French cooking

Discussion in 'Food & Cooking' started by nathan kreider, Jan 1, 2013.

  1. nathan kreider

    nathan kreider

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    Hey guys, I'm currently doing my apprentice at a mediterranean fine dining restaurant, but when I've finished my apprentice I want to get into French fine dining, and I want to start learning techniques and basics straight away. I already own Larousse Gastronomique, and it is a massive insight into gastronomy, but what other cookbooks/glossaries would you guys recommend to a first year apprentice?
     
  2. coup-de-feu

    coup-de-feu

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    Last edited by a moderator: Mar 8, 2014
  3. ed buchanan

    ed buchanan

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    2 older books I have used over the years    Guide Culinaire by   A Escoffier refered to by many as the bible.  and Modern French Culinasry Art  by H Palapratt...all scratch ,no shortcuts, old school.
     
  4. nathan kreider

    nathan kreider

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    Harold's book I will definitely be purchasing! But Pauli's is still a maybe just due to the price tag, once I have money in the bank, it will be heading to my collection.
    These two books, so old and elegant, but so pricey, even for second hand copies. Haha. These books will be on my long-term savings list. Thank you for these recommendations. And I definitely do not plan on taking any shortcuts, when I open my restaurant, I won't accept anything but perfection. :D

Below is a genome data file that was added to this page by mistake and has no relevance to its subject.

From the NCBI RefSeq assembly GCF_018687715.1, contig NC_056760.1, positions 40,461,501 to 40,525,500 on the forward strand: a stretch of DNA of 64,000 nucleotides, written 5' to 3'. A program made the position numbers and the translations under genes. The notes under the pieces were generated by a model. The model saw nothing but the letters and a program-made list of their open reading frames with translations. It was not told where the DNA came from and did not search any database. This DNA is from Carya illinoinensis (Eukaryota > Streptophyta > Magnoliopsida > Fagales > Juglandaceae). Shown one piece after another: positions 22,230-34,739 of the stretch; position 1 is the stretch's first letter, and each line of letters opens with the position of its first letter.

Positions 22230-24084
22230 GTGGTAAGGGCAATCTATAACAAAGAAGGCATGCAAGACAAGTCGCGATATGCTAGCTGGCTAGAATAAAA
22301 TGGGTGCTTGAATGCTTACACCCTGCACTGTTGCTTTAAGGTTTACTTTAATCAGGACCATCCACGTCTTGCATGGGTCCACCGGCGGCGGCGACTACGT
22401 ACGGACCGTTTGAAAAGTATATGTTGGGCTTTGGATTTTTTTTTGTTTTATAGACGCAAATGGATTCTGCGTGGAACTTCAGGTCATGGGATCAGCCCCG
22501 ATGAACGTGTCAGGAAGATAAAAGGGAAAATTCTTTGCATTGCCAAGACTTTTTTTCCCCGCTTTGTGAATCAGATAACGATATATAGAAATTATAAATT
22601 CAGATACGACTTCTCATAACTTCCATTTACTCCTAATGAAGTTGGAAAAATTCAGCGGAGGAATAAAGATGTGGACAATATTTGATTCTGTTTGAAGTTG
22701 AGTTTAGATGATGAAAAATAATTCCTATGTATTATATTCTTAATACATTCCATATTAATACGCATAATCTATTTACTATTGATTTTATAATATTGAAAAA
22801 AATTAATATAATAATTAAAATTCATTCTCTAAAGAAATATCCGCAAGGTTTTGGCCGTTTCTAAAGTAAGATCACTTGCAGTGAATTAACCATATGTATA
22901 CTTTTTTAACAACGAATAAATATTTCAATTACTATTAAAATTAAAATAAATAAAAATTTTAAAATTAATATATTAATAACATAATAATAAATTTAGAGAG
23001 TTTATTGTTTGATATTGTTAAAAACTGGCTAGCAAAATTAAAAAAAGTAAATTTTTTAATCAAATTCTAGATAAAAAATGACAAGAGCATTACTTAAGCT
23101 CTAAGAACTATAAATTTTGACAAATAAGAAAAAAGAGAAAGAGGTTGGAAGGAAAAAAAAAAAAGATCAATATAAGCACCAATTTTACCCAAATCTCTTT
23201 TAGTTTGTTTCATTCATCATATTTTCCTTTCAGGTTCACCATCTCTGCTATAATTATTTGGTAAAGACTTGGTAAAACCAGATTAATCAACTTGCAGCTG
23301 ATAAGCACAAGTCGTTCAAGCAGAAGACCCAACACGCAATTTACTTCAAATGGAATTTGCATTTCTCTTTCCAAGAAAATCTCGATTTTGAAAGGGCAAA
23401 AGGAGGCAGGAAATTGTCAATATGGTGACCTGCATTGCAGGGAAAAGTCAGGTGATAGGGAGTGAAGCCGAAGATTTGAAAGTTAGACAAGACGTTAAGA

5. petemccracken

    petemccracken

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    Bettcha a nickel that time will change that to I won't accept anything that doesn't make a PROFIT! /img/vbsmilies/smilies/lol.gif
     
  6. cheflayne

    cheflayne

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    I accept cash, credit cards, and personal checks /img/vbsmilies/smilies/peace.gif
     
  7. french fries

    french fries

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    This is the book all French culinary students have to study. It's an excellent reference, but AFAIK only exists in French. Still if you're going to get into French Fine dining you might want to pick up on the French terms. 

    La Cuisine de Reference, by Michel Maincent Morel: 


    Let me know if you'd like to see an example of how a certain topic/dish is explained in the book and I'll post a picture. 

      
     
  8. nathan kreider

    nathan kreider

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    The restaurant I currently work in, the executive chef double checks every dish before it leaves. Sometimes even pulling the dish itself apart to be sure (Mainly salads and stuff). So perfection is a must for me.
    Ah, if only I spoke French. I want to learn the basics, but that will take some time as languages aren't my forte.
    +1 for humor. ;D